What is your background and what inspired you to become a dermatologist?
When I began medical school, I opened my first dermatology textbook to figure out a skin finding that I noticed on a family member. The photographs of various skin diseases were fascinating to me and the healing properties of skin were as well. As I had used tanning beds in the past (but had since quit), I became inspired to help others with skin cancer prevention and treatment. I ultimately pursued a fellowship in Mohs surgery (skin cancer removal). It is very satisfying to confirm that a skin cancer is removed under the microscope and to reconstruct the skin all in one visit. Patients are very appreciative.
What is a board-certified dermatologist and why is it so important for people to seek regular skin exams from one?
A board-certified dermatologist has undergone extensive training and passed a rigorous board examination. Training includes four years of medical school (after four years of undergraduate studies), one general internship year, and three years of dermatology residency, at a minimum. Many dermatologists spend additional years performing clinical and/or basic science research, and many also pursue specialized training after residency in the form of fellowships.
There is an incredible number of skin disease that exist – more than 3,000, in fact. Board-certified dermatologists are trained to recognize and treat the common conditions and are also trained to tackle the rare conditions. It truly does take several years of training and experience to learn the subtleties of skin disease and to recognize skin cancers at an early stage. Full body skin examinations are important to detect skin cancers that many not look obvious or follow the “rules” (asymmetrical, irregular border, different colors, etc.). Studies have shown that full body skin exams will find incidental skin cancers.A Studies have also shown that board-certified dermatologists have a higher yield with each biopsy in detecting a skin cancer as compared to other providers in dermatology, and to other non-dermatology physicians.B,C Early detection is key to saving lives in patients with skin cancer.
You posted on Instagram that your patients are surprised when you tell them to wear sunscreen and hats in the winter. Why does this surprise people?
Many people assume that cold weather or a cloudy day offer adequate protection from the sun. While the sun (or UV index) may be less strong during these times, the risk of skin damage is far from zero. We need to educate the public about the additive damage of small doses of UV radiation. These small amounts over several years will ultimately increase the risk of skin cancer. Education is challenging because UV radiation is invisible (unless a massive amount gives you a sunburn!). It is somewhat similar to high blood pressure, which often does not cause symptoms until it has been left untreated for several years.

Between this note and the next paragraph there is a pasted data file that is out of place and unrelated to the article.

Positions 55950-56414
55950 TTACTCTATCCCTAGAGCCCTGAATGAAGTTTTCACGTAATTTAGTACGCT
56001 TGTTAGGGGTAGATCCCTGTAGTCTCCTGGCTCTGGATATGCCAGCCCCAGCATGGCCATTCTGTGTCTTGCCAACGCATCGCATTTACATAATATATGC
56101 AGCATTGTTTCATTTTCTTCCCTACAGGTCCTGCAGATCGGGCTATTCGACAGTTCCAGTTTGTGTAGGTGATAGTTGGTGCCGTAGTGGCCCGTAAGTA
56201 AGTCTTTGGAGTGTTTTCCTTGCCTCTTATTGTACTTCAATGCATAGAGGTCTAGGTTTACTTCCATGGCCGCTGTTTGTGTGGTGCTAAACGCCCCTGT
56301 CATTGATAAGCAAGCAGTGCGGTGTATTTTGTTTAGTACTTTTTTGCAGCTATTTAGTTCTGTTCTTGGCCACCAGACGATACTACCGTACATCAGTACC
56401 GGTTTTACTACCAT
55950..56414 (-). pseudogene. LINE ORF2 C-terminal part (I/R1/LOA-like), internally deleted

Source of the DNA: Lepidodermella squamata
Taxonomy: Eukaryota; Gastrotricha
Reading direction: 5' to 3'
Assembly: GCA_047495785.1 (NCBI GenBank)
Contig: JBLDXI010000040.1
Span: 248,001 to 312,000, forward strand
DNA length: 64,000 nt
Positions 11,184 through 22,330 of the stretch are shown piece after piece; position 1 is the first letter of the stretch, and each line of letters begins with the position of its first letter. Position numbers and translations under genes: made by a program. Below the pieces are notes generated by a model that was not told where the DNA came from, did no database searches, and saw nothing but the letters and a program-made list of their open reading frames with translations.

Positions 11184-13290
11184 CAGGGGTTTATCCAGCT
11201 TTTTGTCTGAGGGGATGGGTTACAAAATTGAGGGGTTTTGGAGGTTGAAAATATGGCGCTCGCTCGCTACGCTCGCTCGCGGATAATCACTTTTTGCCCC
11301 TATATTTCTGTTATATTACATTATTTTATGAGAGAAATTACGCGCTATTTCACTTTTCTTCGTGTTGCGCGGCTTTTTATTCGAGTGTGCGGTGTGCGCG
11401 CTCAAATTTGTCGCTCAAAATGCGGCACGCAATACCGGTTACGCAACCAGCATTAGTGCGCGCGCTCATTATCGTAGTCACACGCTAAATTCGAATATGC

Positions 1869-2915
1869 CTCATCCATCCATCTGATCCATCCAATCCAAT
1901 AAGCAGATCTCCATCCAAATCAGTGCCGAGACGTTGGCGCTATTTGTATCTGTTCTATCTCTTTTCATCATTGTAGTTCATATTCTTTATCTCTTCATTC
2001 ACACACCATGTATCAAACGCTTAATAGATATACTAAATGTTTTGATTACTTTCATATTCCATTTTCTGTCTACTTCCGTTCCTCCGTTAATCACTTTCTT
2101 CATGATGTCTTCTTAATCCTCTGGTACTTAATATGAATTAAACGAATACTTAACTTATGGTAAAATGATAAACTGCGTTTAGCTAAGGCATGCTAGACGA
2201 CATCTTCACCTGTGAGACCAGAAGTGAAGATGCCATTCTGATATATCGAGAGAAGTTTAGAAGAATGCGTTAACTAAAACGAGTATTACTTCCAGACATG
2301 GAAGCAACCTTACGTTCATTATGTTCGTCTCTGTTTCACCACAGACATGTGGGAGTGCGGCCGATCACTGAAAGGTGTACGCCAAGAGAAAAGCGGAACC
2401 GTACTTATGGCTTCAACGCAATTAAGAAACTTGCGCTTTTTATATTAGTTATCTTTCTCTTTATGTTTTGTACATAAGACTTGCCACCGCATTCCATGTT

What do you think influences people when it comes to tanning and their skin health?
I find that people are influenced by their social circles. Patients will often come in for their first skin check after hearing about one of their friends, family, or co-workers who were recently diagnosed with skin cancer. Not surprisingly, it is the stories of advanced melanoma (the deadliest form of skin cancer) that seem to have the most substantial and immediate impact.
Overall, more and more people are becoming educated about the dangers of tanning and ways to protect their skin. Celebrities who have shared their skin cancer stories, such as Hugh Jackman and Ali Fedotowsky (Bachelorette contestant), also seem to have a positive influence and garner awareness.
What advice would you give to people about enjoying life yet still being mindful of their sun exposure?
The good news is that, nowadays, MANY tools and techniques exist to protect your skin while enjoying outdoor activities.
I would recommend that you make sunscreen application part of your daily morning routine. This seems to be more difficult for men, who may not apply any skincare products at baseline. The best sunscreen is the one you will use, so finding a formulation that you can tolerate (and may even like) is important.
Investing in hats – the wider the brim, the better – and sun protective clothing (look for UPF 50) are easy, hassle-free ways to protect your skin.
Additionally, there are oral supplements, such as nicatinomide (a type of B vitamin) and polypodium leucotomos (an herbal supplement), that confer some additional protection (but should not be the sole method of sun protection).
Avoiding the outdoors during peak UV index hours of 10am to 3pm is another way to reduce exposure.
A: Hanson JL, Kingsley-Loso JL, Grey KR, et al. Incidental melanomas detected in veterans referred to dermatology. J Am Acad Dermatol. 2016;74(3):462–469. doi:10.1016/j.jaad.2015.09.057
B: Privalle A, Havighurst T, Kim K, Bennett DD, Xu YG. Number of skin biopsies needed per malignancy: Comparing the use of skin biopsies among dermatologists and nondermatologist clinicians. J Am Acad Dermatol. 2020;82(1):110–116. doi:10.1016/j.jaad.2019.08.012
C: Anderson AM, Matsumoto M, Saul MI, Secrest AM, Ferris LK. Accuracy of Skin Cancer Diagnosis by Physician Assistants Compared With Dermatologists in a Large Health Care System [published correction appears in JAMA Dermatol. 2018 Jun 1;154(6):739]. JAMA Dermatol. 2018;154(5):569–573. doi:10.1001/jamadermatol.2018.0212